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Illinois School Accused of Bias Against Pro-Gun Students

An Illinois high school student claims in court that school officials subjected her to ridicule by classmates during a walkout demonstration because of her pro-gun rights views.

ROCKFORD, Ill. (CN) – An Illinois high school student claims in court that school officials subjected her to ridicule by classmates during a walkout demonstration because of her pro-gun rights views.

Madison Oster, a junior at Hononegah Community High School in the small town of Rockton near the Wisconsin border, filed a federal lawsuit Monday against the district and several school officials who she claims violated her constitutional rights to free speech and equal protection.

“This is a civil rights action challenging defendants’ policies and practices that act to discriminate against certain viewpoints regarding the Second Amendment generally, and against certain beliefs regarding the safety of schoolchildren from random violent attack during school hours,” according to the lawsuit filed in Rockford, Illinois, federal court by Oster’s father Jeremy, on his daughter’s behalf.

According to Oster, who is represented by attorney David Sigale, her school “segregated, suppressed and ostracized any opposing viewpoint” during its participation in a nationwide walkout in March in response to the shooting at Marjory Stoneman Douglas High School in Parkland, Florida.

School officials supported students’ protest for gun control and restrictions, but not Oster’s right to express her opposing opinions, according to the lawsuit.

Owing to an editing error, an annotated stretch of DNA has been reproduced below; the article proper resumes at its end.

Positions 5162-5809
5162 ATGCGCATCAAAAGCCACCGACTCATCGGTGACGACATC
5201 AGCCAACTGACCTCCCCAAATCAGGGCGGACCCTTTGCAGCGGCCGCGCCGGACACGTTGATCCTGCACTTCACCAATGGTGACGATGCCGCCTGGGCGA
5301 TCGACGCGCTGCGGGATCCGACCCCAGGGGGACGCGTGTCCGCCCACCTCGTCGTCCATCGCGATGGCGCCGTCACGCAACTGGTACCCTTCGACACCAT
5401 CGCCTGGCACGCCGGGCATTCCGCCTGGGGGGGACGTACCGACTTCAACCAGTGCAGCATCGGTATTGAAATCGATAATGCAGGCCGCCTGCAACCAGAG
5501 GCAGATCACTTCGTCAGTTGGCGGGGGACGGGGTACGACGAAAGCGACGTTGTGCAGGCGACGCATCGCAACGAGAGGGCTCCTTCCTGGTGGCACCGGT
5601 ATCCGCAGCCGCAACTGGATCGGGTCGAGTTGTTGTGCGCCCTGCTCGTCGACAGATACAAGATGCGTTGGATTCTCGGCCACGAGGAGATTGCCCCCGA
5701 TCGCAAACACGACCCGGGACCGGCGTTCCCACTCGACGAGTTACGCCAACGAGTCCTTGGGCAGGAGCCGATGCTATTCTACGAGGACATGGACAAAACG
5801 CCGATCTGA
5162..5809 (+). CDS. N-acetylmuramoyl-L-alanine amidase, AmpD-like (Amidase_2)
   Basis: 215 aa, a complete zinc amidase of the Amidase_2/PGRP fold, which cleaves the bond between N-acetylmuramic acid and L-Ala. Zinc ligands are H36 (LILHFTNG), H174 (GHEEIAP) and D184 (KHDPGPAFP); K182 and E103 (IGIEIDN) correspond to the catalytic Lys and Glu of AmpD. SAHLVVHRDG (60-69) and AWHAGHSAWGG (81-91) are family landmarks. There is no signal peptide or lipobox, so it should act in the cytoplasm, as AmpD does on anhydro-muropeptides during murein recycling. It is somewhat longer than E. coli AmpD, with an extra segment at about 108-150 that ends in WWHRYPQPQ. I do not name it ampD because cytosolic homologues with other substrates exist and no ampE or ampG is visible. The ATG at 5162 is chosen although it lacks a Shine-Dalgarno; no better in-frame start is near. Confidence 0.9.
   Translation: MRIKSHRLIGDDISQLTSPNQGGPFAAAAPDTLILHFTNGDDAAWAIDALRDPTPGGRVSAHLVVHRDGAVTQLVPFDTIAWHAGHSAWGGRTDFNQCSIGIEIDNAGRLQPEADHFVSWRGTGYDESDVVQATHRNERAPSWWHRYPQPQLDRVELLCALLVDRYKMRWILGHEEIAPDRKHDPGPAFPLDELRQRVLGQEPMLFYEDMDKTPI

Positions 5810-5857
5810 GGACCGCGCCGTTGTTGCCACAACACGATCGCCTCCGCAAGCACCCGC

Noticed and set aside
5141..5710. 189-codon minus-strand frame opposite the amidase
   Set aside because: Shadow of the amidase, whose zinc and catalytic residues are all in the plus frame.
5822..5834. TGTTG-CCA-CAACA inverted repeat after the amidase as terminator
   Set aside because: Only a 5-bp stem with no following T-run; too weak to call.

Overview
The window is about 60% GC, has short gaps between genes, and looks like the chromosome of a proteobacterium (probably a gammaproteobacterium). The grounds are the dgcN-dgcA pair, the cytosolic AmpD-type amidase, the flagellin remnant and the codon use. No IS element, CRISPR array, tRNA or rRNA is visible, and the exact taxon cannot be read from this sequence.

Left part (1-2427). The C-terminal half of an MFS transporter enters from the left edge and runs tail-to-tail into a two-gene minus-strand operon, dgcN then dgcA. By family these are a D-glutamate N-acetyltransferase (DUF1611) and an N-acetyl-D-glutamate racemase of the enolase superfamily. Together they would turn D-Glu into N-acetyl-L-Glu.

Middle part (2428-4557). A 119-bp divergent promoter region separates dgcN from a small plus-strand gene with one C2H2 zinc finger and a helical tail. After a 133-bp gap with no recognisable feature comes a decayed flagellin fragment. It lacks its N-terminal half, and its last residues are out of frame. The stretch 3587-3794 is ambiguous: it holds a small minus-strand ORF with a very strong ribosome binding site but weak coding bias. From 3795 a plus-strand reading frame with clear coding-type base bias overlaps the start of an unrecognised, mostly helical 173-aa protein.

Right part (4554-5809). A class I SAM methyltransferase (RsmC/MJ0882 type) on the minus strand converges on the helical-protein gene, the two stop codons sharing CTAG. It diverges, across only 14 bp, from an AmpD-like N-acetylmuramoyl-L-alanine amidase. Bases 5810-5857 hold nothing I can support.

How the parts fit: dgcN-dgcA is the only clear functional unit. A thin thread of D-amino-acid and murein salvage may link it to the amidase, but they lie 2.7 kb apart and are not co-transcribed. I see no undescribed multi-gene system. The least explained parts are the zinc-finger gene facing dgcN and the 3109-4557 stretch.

“Madison has sincerely-held beliefs regarding the individual right of the Second Amendment, firearms policies in general, and about the optimal way to protect schools in the event of a violent attack,” the complaint states.

“The organizers and promoters of the walkout were also promoting federal gun control legislation, as well as the election of political candidates that supported gun control legislation,” it continues. “Madison strongly disagreed with these political views.”

Her father checked with school staff about the protest and they approved the signs she wanted to carry during the walkout, Oster claims. Her signs read “Pro Life, Pro God, Pro Gun” and “Protect Us, Police For All Schools.”

Once the walkout started and other students headed to the football field, Oster claims she and several other pro-gun rights students were made to stand on a separate sidewalk because officials thought they may start a fight.

After the demonstration, Madison and about five other pro-gun rights students “were made to wait until all of their classmates holding the opposing viewpoint had exited,” the lawsuit states.

As the others filed back into the school, Oster’s small group was subjected “to the taunts of their classmates by holding them aside while all of the other students walked past them into the building,” with one student yelling at Oster to kill herself, according to the complaint.

“Madison left HCHS early that day, feeling bullied and ostracized, and firmly convinced that HCHS does not value her or other students who share her beliefs,” the lawsuit adds.

She says she ended up staying out of school for a week.

Oster’s attorney, Sigale, said in an interview she was “practically turned into a joke” at the school and “made to be a kind of outcast.”

“They actually put her in the position for this to happen,” he said. “They put these kids on display and said, ‘They aren’t like you.’”

Oster, who will be attending Hononegah Community High School again for her junior year, would like her viewpoint to be respected, according to Sigale, who said his client “wants to stand up for herself.”

“The expression of viewpoints is not something high school students need to be shielded from,” Sigale said, adding that Oster hopes her lawsuit gets that message across to the school.

The Hononegah Community School District did not immediately respond Tuesday to a phone call requesting comment.

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